nisiprius wrote:I liked it. I learned some history. If you're interested in WWI and already know you like Shaara, I'd definitely read it, though if you're a WWI buff you may already know the history. BTW The Killer Angels isn't by Jeff Shaara; it's by his father, Michael Shaara.
Thanks for the info. I keep forgetting that there were two Shaaras, probably because I've only read the one book by either of them.
Regarding his premise about the American role, I haven't yet read widely enough to have an informed opinion on that. My impression is that all of the major powers were nearly exhausted by early 1918 when the Americans started showing up in large numbers, so they may well have decided the outcome, or at least the timing of the outcome. Had they entered the war earlier, they might have played a less noticeable role simply because their numbers were far smaller than those of the Europeans.
I have a Kindle from a few years ago, but have largely given up on it for various reasons, poor image quality certainly being one of them.
First you had the immense American industrial machine. Also by that time most combatants would have been starving (and the Germans were actually starving) if American food had not been available, carried often in American ships. This was all available to the British before America formally entered the war, but the entry opened up American credit (not sure if the borrowing had begun before as well), which was also key.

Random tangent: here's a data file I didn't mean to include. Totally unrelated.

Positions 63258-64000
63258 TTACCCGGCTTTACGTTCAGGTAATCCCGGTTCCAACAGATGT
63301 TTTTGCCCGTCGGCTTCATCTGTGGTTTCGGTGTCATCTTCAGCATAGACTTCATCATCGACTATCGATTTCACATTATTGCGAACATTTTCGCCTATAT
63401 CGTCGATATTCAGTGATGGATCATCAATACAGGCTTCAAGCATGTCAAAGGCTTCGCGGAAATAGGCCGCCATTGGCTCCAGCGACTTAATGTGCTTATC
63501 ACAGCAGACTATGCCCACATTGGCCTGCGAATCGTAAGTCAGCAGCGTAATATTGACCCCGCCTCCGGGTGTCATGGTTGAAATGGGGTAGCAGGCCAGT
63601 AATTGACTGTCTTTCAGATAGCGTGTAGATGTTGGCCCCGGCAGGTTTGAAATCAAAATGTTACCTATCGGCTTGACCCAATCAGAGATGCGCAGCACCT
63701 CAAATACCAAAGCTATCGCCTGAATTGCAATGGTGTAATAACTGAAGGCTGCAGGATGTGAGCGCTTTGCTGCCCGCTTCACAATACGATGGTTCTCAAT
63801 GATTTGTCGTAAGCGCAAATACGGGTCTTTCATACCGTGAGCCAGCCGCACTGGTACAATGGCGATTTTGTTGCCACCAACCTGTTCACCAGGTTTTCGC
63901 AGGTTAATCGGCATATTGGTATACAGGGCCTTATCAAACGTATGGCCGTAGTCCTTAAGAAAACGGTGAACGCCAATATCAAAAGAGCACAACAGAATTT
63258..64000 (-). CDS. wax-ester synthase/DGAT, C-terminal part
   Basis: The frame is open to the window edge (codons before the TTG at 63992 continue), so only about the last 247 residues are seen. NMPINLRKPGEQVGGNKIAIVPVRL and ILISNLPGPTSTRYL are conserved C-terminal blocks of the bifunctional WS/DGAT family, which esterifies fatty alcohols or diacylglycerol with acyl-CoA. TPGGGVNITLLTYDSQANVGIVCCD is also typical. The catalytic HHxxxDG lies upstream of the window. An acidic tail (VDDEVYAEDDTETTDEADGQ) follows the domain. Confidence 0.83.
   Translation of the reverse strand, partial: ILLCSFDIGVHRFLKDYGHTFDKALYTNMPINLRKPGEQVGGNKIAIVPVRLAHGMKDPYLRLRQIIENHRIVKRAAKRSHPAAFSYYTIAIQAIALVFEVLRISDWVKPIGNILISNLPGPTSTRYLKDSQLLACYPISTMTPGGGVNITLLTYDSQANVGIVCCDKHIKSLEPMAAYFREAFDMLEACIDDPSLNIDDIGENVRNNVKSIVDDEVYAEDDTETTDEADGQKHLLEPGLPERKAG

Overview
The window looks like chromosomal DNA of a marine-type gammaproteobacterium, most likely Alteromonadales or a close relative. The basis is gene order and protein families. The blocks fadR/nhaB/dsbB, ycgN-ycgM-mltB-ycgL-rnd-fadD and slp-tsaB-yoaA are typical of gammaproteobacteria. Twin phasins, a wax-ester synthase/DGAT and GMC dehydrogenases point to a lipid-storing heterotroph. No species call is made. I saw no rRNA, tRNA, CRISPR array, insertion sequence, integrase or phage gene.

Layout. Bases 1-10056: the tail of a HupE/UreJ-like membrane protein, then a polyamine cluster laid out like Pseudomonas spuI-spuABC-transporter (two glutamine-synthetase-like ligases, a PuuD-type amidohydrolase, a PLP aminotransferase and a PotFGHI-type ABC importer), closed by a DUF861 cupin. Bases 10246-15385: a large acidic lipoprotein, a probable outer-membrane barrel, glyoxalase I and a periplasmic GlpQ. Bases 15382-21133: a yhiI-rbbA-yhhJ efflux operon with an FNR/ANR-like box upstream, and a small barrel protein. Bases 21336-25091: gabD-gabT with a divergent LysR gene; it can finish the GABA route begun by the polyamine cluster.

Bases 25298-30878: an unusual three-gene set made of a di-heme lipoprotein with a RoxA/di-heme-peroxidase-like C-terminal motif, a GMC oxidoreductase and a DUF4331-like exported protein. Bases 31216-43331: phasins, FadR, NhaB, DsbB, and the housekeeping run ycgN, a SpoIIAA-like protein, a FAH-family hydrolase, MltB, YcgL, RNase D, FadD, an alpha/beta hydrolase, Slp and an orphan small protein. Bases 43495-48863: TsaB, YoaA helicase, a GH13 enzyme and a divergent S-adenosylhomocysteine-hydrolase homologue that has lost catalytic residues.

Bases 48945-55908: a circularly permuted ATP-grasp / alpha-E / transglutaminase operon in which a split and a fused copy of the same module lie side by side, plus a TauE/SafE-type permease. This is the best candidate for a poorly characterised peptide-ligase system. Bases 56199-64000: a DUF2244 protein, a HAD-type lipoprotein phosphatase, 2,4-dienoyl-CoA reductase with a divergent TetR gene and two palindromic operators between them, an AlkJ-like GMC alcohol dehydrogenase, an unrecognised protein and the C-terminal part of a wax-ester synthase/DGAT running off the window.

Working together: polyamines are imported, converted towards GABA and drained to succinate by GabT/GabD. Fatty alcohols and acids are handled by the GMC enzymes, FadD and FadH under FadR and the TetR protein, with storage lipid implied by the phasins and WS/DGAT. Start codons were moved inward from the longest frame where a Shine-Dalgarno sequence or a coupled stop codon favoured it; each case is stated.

The USN was pretty important in finishing off the U Boat war, as I recall.
I cannot remember the exact size of Black Jack Pershing's American Expeditionary Force but I believe it numbered several hundred thousand. That, plus all the new aircraft and other materiel the Americans brought was crucial- -airplanes, tanks to break the front line, etc.. The French and the British (and the Germans) were exhausted and had run out of fresh soldiers-- that year's 18 year olds was what you had.
So the Americans completely tipped the balance, a key role in the final offensives. Without it the Allies would have lost, or been forced into some kind of Armistice with Germany on much worse terms. The Bolsheviks under Lenin had signed a humiliating peace treaty granting the Germans control of the vast fertile fields and coal mines of the Ukraine, and in another harvest that would have been a huge advantage.
Of course what we know now is that the 1919 Spanish flu lay ahead, which killed as many people as the war-- how that would have changed the strategic balance I do not know.
What I can't strike the balance between (and John Keegan is the first place I'd look being an Americophile but a serious military historian) is between the American industrial and raw materials available *before* the USA declared war, and the actual US forces. But those forces were substantial enough, in 1918, to tip the balance. Remembering that only weeks earlier the British and French had been in full retreat against the German advance which apparently had finally broken through the nightmare of 'No Man's Land' and the trenches.